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Are Indie Developers the Future of the Video Game Industry?

Look back thirty years and the video game industry relied upon various small and independent development studios in order to function effectively. For the most part of the late 70s and early 80s, games were produced either in-house by powerful companies like Atari or by small teams with even smaller budgets like those developing for the Magnavox Odyssey and later the ZX Spectrum. However, in the build up to the 1983 North American video game crash, and indeed the later revival, bigger independent publishers began to take more control with the power of home consoles giving them the edge over the arcade. From small titles such as Wipeout and Dogfight produced by a handful of programmers to hundreds of designers for the infamous E.T video game, the video game industry seemed to have grown up.

Take a look now at the current video game industry and what you will see is something of a reversal of the increasingly corporate situation found in the mid-80s. It’s early days to say the least, but there’s no denying that small indie developers are regaining the power that they once had. The rise in indie gaming is difficult to track, after all the very definition of an ‘indie game’ is enough to cause dispute. While the rebirth of indie developers can be traced back to the early 90s on the PC, it wasn’t until the growth of online gaming that independent designers began to find a strong niche. Online platforms Steam, XBLA and the PS Store have given birth to a new age of cheaper to produce, cheaper to buy video games. Plus, whilst Minecraft, Machinarium, Spelunky and The Legend of Grimrock have been making headway on PC and consoles, the rise of mobile gaming has also welcomed small time game designers.


The pure unadulterated creativity of indie developers has perhaps been the most significant factor for those who find success. Mojang, perhaps, are a prime example of an independent development studio leading the pack in terms of creativity and originality. While Sony were touting their ‘Play. Create. Share’ concept, Minecraft was already proving that the players could indeed create their own worlds to play in. We now look at many indie games with the same anticipation and fondness as we would a multi-million dollar title. Multi-platform title Limbo proved that a small developer could take their previous success and expand upon it by using their gains from publishing Limbo on XBLA to self-publish on PS3, PC and Mac. Look to the future and small companies such as thatgamecompnay and associated Giant Sparrow (developers of the intriguing Unfinished Swan) are being actively sought after by Sony to produce games for their console.

So is this unmistakable switch in fortune for indie developers a sign of things to come? A series of unfortunate news broke last week perhaps pointing at a decline in bigger developers and publishers. Top of the pile was the news that long-standing British developers Studio Liverpool have been closed down by Sony who claimed they were focusing financially on other studios. We also learned that both PopCap and THQ are cutting staff numbers, a continuation of the problems that are hitting mid-tier developers and publishers. This mid-level crisis is a clear sign of the increasing popularity of indie titles. Caught between multi-million dollar IPs and community led creative indie games many developers have fallen victim to the divide. Take Homefront as an example, a decent game locked within an age of huge FPS titles and more inventive IPs.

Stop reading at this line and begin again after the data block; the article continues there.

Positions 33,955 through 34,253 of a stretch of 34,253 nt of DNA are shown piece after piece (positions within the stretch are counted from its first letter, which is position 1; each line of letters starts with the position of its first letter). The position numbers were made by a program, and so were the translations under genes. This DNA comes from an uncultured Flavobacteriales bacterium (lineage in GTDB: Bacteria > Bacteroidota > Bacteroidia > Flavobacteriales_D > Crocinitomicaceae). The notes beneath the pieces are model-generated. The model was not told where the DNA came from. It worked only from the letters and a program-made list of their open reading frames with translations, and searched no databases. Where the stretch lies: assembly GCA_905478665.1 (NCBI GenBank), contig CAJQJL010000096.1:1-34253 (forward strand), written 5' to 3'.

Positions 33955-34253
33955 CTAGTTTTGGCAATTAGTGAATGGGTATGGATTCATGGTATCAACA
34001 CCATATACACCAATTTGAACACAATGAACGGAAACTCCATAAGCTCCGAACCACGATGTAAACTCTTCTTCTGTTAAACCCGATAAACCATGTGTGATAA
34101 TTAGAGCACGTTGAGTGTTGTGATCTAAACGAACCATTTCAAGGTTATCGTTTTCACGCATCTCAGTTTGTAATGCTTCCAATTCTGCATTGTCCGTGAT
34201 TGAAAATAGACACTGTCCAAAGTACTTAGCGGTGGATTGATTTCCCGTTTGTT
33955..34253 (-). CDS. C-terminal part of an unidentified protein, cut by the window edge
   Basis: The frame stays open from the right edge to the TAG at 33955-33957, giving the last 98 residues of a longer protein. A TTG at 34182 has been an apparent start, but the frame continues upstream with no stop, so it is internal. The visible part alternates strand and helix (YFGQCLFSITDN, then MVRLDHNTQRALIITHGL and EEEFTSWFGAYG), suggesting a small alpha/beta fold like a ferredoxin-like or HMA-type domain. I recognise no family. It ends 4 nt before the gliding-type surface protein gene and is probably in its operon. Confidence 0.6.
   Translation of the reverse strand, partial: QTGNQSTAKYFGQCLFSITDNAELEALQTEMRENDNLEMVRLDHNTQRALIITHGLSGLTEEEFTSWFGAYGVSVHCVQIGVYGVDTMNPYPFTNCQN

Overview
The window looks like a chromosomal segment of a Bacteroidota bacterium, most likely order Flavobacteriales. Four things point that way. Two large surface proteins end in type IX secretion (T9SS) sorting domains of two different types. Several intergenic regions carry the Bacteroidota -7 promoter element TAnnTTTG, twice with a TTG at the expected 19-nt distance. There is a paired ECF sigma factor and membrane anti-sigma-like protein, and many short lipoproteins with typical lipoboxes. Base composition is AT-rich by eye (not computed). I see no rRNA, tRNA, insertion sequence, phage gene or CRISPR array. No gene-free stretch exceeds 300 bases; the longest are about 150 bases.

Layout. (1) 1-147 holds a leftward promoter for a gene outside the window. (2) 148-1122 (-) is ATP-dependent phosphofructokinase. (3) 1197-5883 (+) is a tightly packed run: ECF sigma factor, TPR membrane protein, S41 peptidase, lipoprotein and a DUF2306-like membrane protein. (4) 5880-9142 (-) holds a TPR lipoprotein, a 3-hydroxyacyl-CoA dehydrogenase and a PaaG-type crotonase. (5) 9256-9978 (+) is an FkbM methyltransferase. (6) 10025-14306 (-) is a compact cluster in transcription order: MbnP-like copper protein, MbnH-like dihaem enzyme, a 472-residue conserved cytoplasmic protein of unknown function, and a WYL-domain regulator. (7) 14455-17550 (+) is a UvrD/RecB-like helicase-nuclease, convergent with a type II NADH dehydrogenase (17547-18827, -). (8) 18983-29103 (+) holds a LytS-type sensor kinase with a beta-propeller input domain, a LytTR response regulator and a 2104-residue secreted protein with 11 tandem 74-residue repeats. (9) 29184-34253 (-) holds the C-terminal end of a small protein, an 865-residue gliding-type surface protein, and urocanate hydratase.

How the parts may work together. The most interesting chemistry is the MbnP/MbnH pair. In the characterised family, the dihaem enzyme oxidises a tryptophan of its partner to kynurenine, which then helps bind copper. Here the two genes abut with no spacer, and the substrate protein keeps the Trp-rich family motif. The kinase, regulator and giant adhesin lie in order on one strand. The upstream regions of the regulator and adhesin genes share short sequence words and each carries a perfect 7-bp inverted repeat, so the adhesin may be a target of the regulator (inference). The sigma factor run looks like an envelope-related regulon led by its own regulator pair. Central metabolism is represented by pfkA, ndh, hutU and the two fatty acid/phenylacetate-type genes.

So with all this change in the present, does this mean the future could see indie developers take the lead in our industry? Certainly the power of the big publishers (Sony, EA, Ubisoft, Nintendo) is something not to be baulked at. With the next generation of consoles the major buzz at this point in time, it’s difficult to imagine an industry without the major consoles and therefore the big developers. But with many major companies experiencing ever growing financial issues, perhaps the indie movement will eventually become the mainstream. So in reality it comes down to the success of big developers like Naughty Dog and Bungie as to whether indie developers like Frozenbyte will become the prominent players in the future. So long as the million dollar corporations keep churning out the cash and funding mega franchises there’s little chance for small teams to lead the industry like they once did.

Perhaps, though, saying that they will lead the industry is a slightly out of date phrase as in many ways indie developers are already leading their fields. Mojang have more than proved that a great idea can flower given a bit of luck. So too has Dean Hall with DayZ. We’ve become accustomed to an industry where we have to spend $60/£40 on a premium game that we know will be great. What if the entire industry was fuelled by cheaper, more creative and independently driven titles that don’t have the pressures of a big time publisher looming over them? It’s an interesting prospect that isn’t entirely farfetched. With concepts such as the Ouya console on the horizon, the rise of indie developers may not have yet reached it’s peak as gamers become more and more aware of the appeals of small but ingenious video games. Indie games and developers could well be the future of our industry, even if, or maybe because, they’re working alongside the heavy hitters.



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